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Titanium Blockchain CEO gets 4-year prison time over $21M ICO scam

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The founder of Titanium Blockchain Infrastructure Services Inc. (TBIS) has received four years and three months in federal prison in connection with defrauding hundreds of investors of over $21 million.

Michael Stollery, the project’s founder, pleaded guilty to charges bordering on security fraud in the scheme that dates all the way to 2017. Prosecutors say Stollery misled investors by claiming to offer impressive returns on deposits which turned out to be a hoax.

Stollery reportedly misrepresented the contents of the project’s white paper and forged client testimonials on TBIS’ website to lure in investors to his initial coin offering (ICO). In a bid to portray legitimacy, Stollery told investors that he had extensive links with several high-value companies in the United States and the Federal Reserve.

“Stollery did not use the invested money as promised but instead commingled the ICO investors’ funds with his personal funds, using at least a portion of the offering proceeds for expenses unrelated to TBIS, such as credit card payments and the payment of bills for his Hawaii condominium,” the Department of Justice (DoJ) statement read.

The U.S. Securities and Exchange Commission (SEC) warned investors that TBIS was not authorized to carry out an ICO, given his failure to seek registration with the Commission. Furthermore, the SEC disclosed that Stollery’s firm was not given any exemption to offer securities to the public.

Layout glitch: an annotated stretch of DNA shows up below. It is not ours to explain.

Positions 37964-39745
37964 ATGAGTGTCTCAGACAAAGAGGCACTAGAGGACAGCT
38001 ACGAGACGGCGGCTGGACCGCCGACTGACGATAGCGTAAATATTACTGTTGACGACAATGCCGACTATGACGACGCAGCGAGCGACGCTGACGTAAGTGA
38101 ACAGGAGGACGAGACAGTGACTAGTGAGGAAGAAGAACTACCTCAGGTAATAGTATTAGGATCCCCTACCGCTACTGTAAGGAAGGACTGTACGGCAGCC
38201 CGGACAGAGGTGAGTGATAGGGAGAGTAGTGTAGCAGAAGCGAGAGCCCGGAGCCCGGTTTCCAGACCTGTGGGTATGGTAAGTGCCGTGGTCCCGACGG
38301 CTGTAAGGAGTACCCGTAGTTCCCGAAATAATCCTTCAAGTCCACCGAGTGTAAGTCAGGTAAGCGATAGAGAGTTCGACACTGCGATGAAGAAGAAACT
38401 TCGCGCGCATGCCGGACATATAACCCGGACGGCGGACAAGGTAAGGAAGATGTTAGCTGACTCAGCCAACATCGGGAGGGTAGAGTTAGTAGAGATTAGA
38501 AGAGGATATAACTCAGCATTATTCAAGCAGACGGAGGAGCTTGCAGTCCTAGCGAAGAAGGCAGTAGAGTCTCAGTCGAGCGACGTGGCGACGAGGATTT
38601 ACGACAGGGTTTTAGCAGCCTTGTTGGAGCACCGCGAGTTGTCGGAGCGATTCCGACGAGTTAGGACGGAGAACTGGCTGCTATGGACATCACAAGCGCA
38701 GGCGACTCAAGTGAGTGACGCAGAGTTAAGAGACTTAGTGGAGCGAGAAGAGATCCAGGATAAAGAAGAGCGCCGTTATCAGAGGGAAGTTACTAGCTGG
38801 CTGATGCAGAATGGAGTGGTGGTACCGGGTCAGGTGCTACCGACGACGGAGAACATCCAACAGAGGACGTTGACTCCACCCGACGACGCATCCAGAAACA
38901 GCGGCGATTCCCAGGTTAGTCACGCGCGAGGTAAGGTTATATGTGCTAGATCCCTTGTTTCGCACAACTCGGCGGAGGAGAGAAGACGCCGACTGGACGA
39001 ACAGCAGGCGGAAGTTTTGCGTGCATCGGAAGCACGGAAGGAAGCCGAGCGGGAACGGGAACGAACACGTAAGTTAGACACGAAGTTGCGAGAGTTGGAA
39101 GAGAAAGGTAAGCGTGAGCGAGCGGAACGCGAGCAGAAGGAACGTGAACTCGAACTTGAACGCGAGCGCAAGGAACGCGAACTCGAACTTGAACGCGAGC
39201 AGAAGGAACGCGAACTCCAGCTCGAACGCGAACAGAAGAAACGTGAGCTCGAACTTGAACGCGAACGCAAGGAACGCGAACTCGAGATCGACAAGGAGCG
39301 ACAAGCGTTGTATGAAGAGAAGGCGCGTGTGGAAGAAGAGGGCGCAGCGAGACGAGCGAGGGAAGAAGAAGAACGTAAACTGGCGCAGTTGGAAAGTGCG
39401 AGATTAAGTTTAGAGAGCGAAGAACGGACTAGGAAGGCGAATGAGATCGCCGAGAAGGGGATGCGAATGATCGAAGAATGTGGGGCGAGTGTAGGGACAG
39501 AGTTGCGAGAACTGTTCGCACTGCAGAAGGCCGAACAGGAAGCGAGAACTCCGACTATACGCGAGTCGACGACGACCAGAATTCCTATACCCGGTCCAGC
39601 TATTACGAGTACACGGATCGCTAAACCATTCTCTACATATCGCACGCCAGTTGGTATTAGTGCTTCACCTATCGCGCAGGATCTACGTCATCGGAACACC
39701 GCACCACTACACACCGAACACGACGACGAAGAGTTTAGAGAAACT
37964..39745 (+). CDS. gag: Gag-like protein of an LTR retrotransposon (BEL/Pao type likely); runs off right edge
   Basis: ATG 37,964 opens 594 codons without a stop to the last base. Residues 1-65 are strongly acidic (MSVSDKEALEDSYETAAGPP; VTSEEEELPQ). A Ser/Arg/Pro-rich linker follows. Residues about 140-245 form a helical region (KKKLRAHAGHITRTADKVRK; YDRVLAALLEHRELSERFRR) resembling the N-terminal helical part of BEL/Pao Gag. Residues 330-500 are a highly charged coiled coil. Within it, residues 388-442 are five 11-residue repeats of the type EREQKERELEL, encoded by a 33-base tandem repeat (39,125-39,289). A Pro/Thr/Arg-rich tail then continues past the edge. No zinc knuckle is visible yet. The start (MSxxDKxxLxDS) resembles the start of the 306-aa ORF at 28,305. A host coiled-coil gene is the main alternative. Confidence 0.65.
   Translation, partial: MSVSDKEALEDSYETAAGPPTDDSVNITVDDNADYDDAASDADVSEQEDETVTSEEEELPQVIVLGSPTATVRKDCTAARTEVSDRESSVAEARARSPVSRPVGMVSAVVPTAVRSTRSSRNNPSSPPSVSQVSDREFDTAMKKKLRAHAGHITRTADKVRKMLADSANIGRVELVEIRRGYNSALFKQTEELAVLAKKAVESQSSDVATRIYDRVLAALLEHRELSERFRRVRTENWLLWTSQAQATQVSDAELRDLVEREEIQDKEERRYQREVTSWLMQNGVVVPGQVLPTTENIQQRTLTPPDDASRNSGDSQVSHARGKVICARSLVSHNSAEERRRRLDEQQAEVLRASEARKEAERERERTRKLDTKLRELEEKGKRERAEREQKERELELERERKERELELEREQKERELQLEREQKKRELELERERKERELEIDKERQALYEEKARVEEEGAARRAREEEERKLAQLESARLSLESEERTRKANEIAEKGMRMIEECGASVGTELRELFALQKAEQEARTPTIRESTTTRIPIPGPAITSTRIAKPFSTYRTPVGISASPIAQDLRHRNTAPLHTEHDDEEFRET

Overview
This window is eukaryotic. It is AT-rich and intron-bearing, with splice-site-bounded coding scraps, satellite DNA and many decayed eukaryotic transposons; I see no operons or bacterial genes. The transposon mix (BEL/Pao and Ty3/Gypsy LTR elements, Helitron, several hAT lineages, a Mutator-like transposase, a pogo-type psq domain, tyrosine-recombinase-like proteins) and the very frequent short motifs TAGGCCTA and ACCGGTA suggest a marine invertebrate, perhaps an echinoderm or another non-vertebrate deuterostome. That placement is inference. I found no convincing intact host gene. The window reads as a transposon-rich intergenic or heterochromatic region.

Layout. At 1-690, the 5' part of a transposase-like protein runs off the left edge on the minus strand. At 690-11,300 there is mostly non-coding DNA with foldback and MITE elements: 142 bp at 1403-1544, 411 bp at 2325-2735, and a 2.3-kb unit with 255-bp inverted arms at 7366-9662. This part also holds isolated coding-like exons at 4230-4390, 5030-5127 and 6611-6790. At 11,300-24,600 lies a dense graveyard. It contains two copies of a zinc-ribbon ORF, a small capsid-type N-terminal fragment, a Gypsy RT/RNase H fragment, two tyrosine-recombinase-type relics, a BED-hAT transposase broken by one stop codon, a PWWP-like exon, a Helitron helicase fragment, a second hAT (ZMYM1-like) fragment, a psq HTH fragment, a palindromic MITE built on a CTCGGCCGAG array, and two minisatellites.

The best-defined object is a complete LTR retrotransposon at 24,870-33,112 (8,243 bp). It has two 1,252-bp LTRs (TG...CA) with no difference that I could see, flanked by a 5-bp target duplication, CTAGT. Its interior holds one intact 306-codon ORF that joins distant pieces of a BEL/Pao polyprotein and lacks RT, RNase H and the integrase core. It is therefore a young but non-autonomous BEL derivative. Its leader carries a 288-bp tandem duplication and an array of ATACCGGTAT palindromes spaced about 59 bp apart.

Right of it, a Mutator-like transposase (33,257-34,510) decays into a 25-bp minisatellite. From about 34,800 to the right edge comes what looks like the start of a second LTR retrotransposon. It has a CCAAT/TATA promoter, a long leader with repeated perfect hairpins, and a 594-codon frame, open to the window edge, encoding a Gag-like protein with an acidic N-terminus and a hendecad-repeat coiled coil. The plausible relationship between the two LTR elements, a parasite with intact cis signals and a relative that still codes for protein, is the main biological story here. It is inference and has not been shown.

Given the weight of the charges against him, Stollery was staring at up to 20 years in prison, but it appears that his willingness to cooperate with authorities and offer restitution to victims contributed to a reduced sentence. Stollery pleaded guilty to one count of securities fraud in 2022 in a case spearheaded by the DoJ, the FBI, the Federal Reserve, and the Bureau of Consumer Financial Protection.

Since the start of 2023, the DoJ has been racking up several wins against bad actors in the digital currency space. Barely weeks after the DoJ announced that it had opened investigations into the collapse of Terra for fraud, law enforcement arrested its founder, Do Kwon, in Serbia after nearly 12 months on the run.

A trail of victories in their wake

The trail of victories left by the DoJ against digital currency bad actors has been hailed by industry stakeholders as being key in preserving investor confidence in the sector. Cornerstone Research noted that enforcement action from the SEC and other law enforcement agencies in 2022 climbed by over 50% from 2021.

The bulk of the cases are linked to the ICO book of 2017 and come on the heels of the commission increasing the size of its digital currency monitoring unit and a strict application of the Howey Test.

In September, the DoJ announced the creation of a new network to crack down on digital asset crime, with the team made up of 150 officials from the U.S. Attorneys’ Offices across the country.

Watch: Law & Order Regulatory Compliance for Blockchain & Digital Assets

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